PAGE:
Growing Sprouts

This winter was extra long…really, we had our first snow fall sometime at the end of October and well, it’s not April and we just had a bit falling this morning. My desire to have things GROW and be GREEN has been growing stronger. So, I decided to try my hand out growing sprouts. And I am not disappointed!

Growing Sprouts

I knew it wasn’t a complicated deal but I didn’t realize how fun it would be for the boys and I. We might just be stir crazy from winter but we have had a ball watching how quickly the seeds start sprouting.

My kids couldn’t wait to take them out and eat them. (I know, my kids are weird, but they like their veggies!) It’s been nice to be able to add these to our salads and to our lunches. My youngest just eats them plain.

They are packed with vitamins and minerals, they even add protein to your meal. You can check out the nutritional content of the different types of seeds you can sprout, here.

We have tried a few different types of seeds. So far my favorite are the sunflower ones. I thought I wouldn’t like them as much but I love their flavor. We are using these trays (affiliate link) for sprouting and it has been so simple.

Growing Sprouts

How to grow sprouts! 

1.) Soak your seeds for at least six hours or overnight.

2.) Rinse your beans/seeds after soaking them.

3.) Spread the seeds on the trays. I used about a 1-2 tablespoons per tray. (I like to keep the varieties separate)

4.) Water your sprouts at least two times a day, you want to keep them moist. The tray set mentioned above has a tray at the bottom that holds the water, you’ll want to empty that each time you add fresh water to the sprouts.

5.) Watch them grow!! This can take 3-6 days depending on the type of seed and the temperature of your home.

6.) When sprouts are fully grown, rinse and let dry. (Some of the hardy bean seeds and sunflower seeds need to be de-hulled)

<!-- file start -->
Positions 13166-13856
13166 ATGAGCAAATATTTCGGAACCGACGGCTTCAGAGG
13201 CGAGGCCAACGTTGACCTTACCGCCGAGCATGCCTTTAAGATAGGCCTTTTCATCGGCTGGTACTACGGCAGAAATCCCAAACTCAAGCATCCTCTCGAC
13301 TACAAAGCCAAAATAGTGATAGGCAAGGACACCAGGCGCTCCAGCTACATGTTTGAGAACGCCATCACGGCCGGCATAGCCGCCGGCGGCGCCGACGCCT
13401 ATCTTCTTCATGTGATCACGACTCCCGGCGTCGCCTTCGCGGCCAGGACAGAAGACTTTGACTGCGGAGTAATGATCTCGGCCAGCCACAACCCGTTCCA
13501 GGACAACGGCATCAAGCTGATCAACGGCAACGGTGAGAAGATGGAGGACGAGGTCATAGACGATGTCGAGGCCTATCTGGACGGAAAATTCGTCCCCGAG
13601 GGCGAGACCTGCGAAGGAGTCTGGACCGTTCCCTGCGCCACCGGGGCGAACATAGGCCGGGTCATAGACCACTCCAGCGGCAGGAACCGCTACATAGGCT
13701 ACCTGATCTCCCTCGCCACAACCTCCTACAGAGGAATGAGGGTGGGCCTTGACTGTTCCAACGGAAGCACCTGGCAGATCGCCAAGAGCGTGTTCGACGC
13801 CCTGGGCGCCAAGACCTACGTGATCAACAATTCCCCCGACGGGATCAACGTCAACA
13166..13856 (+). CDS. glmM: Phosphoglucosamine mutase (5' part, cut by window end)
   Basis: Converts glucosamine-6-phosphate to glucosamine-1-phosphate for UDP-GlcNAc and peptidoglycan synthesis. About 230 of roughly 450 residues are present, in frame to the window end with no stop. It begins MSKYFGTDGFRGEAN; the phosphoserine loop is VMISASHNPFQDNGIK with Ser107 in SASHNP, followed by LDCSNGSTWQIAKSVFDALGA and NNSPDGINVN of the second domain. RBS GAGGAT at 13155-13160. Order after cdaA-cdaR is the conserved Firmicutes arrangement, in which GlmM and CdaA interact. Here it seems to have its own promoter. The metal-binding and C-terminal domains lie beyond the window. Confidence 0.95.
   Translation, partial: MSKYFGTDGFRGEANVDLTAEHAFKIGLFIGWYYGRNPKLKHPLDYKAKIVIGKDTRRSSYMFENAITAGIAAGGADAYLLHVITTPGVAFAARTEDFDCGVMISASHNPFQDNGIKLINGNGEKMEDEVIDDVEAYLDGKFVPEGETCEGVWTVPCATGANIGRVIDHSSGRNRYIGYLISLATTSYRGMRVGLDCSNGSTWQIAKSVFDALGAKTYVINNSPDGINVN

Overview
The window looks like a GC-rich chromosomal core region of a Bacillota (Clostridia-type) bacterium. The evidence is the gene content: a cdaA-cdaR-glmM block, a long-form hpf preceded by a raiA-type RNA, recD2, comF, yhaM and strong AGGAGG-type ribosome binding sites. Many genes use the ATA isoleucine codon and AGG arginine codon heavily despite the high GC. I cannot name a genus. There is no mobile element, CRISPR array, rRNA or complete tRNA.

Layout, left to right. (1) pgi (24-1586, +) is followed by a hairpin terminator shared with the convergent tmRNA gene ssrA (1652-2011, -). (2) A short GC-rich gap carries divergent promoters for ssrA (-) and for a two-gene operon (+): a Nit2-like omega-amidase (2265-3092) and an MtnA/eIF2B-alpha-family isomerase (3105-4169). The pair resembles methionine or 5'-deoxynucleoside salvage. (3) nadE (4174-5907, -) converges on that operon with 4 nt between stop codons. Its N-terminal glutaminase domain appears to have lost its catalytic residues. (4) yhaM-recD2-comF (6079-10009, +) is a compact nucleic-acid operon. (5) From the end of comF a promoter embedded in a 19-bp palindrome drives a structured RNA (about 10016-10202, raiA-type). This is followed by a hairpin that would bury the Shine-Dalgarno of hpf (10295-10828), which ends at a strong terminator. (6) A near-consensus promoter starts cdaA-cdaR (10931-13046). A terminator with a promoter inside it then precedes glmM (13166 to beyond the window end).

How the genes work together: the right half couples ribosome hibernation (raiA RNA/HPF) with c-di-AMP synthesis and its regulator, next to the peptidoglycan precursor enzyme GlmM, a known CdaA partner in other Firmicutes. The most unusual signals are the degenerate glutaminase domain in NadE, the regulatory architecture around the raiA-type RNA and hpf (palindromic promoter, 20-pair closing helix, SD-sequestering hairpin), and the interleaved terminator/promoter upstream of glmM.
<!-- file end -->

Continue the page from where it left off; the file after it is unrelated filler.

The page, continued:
7.) Store in the refrigerator and enjoy them!

This is an easy way to up the nutrition to your salads and for a bonus, your kids will LOVE helping. I find the more involved kids are the more they enjoy eating the fruits of their labors.

Do you sprout? What is your favorite kind of sprout?


*For the record, my thoughts and advice are only my experiences or what others have allowed me to share. We don’t claim to diagnose, treat or cure.*

Comments

  1. says

    Thank you! I keep meaning to try to grow sprouts but it has always seemed so intimidating before… This makes it all seem do-able!

  2. says

    Thank you for this wonderful tutorial! It’s been on my list to make my own sprouts but it just seems so intimidating. But not anymore!

    • says

      You’re welcome! :) I was amazed at how easy it was…I held back for awhile thinking it was going to be a lot of work. Now, my seven year old handles it for me.

  3. says

    I never thought to do so many beans/seeds at the same time – yummy! I think I can tell what all you have in that bowl but give me the list so I’m not forgetting anything!

    • says

      The beans are a blend of adzuki, garbonzo and mung plus green peas….then alfalfa and sunflower seeds in the other bowls. I wouldn’t have thought to do them either but the blend is very nice.

  4. says

    I’ve tried this before and it’s so easy and fun. If I wouldn’t forget them, I could actually eat them too! ha ha

    But seriously, this is a great way to get fresh nutritious greens into our salads. I think I’ll give it another try for my family, AND my chickens! 😀

  5. says

    Thanks for the informative article. What’s a good beginner’s sprout to try out? (I’ve never done this before…)

    Also, your link to the sprouting tray is broken!

    -Yossif

    • says

      Thanks Yossif, I’ll head over and fix that.

      Alfalfa seems to grow the fastest with a bigger yield because they are tiny, the also have a mild taste, that is where I’d start.

  6. Crystal says

    I usually do mung beans. I also have a three tray sprout container that I love. My son also loves to water the beans. They are so yummy and can be used in a variety of ways. I would like to try other kinds of sprouts, like alfalfa but am not sure where to find the seeds. Have you tried chia seeds?

  7. says

    What a coincidence jessica,

    My little girls are about to start a little project at school for growing red beans, With the link you shared and your guidelines i think i will be more helpful for it since before i didnt know nothing about.

    Thanks again jessica

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